Federal Reserve Bank of Chicago President Charles Evans said the drop in the unemployment rate to 8.5 percent may be partially reversed in coming months.
“I’m a little concerned that the most recent improvement is going to be transitory and it might move up above 8.5 percent,” Evans said in response to audience questions after a speech today in Carmel, Indiana.
Evans said “at the end of the year, we’re not going to be very different from 8.5 percent unemployment.”
Fed policy makers will discuss at their Jan. 24-25 meeting in Washington whether more steps are needed to bolster an expanding U.S. economy. Employers last year added 1.64 million workers, the best year for the American worker since 2006. Even with the gain, little headway has been made in recovering the 8.75 million jobs lost as a result of the recession that ended in June 2009.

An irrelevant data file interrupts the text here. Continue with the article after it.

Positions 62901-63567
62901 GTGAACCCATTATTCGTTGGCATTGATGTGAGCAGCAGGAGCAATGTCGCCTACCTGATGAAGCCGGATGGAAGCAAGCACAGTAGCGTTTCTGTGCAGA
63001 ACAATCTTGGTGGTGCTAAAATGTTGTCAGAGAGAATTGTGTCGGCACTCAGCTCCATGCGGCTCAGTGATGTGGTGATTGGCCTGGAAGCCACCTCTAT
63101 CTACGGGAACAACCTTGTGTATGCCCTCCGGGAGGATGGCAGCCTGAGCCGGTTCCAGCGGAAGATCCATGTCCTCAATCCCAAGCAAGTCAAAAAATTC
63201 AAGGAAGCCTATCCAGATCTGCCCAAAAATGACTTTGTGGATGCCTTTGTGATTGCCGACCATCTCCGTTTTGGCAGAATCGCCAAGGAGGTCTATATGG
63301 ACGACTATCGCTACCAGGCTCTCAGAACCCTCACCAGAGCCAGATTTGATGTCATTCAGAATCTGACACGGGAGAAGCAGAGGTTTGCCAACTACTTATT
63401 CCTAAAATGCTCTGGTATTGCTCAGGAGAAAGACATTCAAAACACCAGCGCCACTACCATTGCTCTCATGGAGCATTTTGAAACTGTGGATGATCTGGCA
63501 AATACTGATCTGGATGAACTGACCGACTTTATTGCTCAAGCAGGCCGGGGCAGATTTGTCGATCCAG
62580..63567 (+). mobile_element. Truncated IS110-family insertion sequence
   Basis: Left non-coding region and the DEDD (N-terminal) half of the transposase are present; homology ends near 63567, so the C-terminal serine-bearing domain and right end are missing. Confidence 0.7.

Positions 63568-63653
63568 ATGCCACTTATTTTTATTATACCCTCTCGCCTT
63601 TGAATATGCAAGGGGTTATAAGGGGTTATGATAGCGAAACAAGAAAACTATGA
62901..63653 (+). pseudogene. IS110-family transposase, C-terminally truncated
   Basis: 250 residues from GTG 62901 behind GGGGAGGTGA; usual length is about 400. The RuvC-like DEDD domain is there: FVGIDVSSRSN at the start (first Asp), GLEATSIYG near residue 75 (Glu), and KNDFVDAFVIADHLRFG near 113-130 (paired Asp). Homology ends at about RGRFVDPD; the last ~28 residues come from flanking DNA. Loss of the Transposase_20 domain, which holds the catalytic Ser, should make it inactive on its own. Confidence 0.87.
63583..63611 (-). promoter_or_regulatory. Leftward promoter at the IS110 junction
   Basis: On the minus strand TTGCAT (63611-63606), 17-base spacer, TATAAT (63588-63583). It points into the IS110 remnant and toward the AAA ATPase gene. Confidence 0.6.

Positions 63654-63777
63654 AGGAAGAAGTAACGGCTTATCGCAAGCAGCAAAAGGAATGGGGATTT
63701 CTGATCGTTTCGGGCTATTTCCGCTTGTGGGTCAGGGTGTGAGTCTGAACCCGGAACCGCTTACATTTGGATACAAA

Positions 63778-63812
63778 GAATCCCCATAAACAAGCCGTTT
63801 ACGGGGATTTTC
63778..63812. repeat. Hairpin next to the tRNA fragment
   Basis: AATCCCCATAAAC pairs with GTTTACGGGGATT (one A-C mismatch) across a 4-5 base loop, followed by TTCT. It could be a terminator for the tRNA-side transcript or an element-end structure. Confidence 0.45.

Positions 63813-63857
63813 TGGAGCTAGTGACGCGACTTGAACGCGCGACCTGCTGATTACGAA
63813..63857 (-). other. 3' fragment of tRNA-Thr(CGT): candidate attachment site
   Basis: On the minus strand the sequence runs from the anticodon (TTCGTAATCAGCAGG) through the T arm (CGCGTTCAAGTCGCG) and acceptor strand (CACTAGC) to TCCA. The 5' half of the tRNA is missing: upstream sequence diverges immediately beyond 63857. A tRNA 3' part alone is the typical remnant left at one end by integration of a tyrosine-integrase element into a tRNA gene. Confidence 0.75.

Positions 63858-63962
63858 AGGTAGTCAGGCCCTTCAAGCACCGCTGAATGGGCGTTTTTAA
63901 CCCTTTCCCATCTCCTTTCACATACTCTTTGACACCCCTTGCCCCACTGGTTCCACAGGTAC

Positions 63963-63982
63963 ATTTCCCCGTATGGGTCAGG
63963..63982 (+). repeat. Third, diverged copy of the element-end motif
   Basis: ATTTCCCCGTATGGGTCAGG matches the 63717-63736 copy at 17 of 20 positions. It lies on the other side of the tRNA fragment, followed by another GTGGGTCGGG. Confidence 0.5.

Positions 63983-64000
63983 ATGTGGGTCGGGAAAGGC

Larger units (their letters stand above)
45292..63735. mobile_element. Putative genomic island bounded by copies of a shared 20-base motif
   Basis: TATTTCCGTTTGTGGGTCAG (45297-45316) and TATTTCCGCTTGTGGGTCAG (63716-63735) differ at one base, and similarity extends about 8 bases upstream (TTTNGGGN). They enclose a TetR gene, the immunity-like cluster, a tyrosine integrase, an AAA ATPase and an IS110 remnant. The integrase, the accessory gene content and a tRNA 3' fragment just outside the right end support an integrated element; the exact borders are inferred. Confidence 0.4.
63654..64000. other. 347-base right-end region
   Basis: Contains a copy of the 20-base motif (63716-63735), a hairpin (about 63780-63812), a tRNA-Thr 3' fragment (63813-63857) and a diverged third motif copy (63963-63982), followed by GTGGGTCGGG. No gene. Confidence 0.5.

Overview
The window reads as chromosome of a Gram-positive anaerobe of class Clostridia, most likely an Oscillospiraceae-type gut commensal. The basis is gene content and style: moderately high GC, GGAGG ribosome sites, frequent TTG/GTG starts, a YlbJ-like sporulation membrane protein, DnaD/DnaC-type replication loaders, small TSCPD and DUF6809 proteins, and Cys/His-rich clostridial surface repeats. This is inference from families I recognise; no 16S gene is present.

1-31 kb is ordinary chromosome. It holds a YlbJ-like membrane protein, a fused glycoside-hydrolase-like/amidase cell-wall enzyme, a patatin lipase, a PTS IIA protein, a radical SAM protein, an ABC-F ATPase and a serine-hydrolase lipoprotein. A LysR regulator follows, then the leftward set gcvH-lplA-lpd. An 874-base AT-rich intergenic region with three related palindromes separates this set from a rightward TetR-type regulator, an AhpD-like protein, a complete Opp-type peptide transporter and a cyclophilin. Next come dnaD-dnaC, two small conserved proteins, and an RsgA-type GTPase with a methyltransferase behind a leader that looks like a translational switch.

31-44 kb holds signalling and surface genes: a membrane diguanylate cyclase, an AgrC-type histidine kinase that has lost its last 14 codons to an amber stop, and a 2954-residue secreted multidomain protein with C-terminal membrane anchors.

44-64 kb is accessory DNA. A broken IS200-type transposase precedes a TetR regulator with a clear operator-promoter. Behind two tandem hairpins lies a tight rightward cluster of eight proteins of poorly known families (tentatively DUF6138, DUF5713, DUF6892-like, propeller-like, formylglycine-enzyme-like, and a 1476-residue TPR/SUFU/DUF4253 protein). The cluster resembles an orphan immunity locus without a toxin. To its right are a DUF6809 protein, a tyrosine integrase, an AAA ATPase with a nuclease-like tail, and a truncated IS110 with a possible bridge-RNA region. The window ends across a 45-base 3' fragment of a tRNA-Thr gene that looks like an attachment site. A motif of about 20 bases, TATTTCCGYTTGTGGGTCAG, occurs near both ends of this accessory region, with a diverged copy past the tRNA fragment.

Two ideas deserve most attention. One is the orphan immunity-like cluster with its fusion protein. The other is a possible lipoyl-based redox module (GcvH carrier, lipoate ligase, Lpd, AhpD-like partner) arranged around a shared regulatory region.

The Labor Department said last week that the unemployment rate dropped to 8.5 percent, down from 8.7 percent in November, 8.9 percent in October and 9.4 percent in December 2010.
Evans said the jobless rate is “currently remaining high not so much because there are layoffs but because the hiring rate is greatly diminished.”
The speech Evans gave to the Indiana Bankers Association was the same as one he delivered two days ago. Evans said that central bankers in the past have withdrawn stimulus too early, causing the economy to relapse.
“Such errors happened in 1937 when the Fed prematurely withdrew accommodation,” Evans said at a meeting of the Indiana Bankers Association. “More recently, the Bank of Japan made the same mistake. Therefore, it is essential that the Fed clearly commit to a policy action that is measurable against our goals.”
Evans also repeated his comments from that the recent improvement in economic data, such as the unemployment rate falling to an almost three-year low, are “only modest” and that “substantial” stimulus is needed to meet the Fed’s dual mandate from Congress for maximum employment and stable prices.
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